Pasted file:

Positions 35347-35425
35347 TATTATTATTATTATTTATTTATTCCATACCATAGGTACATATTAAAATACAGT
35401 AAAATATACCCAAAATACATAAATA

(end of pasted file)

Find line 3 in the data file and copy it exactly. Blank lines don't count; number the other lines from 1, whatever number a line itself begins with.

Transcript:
35401 AAAATATACCCAAAATACATAAATA